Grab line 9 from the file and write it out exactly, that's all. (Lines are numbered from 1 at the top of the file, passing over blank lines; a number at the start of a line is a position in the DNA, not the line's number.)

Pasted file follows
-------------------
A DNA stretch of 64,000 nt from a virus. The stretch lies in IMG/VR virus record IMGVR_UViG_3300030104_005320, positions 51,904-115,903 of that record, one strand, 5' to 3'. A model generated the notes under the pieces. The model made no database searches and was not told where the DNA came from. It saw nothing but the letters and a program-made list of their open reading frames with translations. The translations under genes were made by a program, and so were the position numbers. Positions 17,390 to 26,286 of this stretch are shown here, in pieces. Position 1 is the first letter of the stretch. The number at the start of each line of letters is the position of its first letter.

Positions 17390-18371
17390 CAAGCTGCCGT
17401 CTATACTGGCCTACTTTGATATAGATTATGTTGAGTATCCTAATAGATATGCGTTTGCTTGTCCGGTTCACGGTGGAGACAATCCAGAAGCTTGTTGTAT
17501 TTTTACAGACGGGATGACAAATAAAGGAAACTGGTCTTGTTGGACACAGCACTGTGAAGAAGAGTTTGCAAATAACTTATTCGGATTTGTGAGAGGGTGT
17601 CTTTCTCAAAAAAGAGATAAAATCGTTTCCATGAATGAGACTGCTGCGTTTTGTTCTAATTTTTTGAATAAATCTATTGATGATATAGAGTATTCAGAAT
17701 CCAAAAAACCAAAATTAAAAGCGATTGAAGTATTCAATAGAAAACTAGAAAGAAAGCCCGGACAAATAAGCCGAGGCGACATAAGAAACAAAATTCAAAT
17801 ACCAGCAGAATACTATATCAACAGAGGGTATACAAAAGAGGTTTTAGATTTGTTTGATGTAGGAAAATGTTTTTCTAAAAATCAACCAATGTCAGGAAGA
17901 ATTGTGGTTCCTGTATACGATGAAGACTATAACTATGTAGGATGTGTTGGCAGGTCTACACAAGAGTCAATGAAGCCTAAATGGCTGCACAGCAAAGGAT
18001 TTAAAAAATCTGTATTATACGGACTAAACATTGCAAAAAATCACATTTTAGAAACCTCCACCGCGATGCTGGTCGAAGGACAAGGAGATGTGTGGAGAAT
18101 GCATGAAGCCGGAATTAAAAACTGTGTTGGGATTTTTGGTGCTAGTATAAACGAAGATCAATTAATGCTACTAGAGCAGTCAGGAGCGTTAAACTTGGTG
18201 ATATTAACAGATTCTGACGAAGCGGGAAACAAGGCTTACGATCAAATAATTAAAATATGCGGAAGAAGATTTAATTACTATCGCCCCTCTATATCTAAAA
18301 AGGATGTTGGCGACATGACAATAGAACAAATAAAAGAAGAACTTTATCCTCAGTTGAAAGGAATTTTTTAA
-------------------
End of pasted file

17901 ATTGTGGTTCCTGTATACGATGAAGACTATAACTATGTAGGATGTGTTGGCAGGTCTACACAAGAGTCAATGAAGCCTAAATGGCTGCACAGCAAAGGAT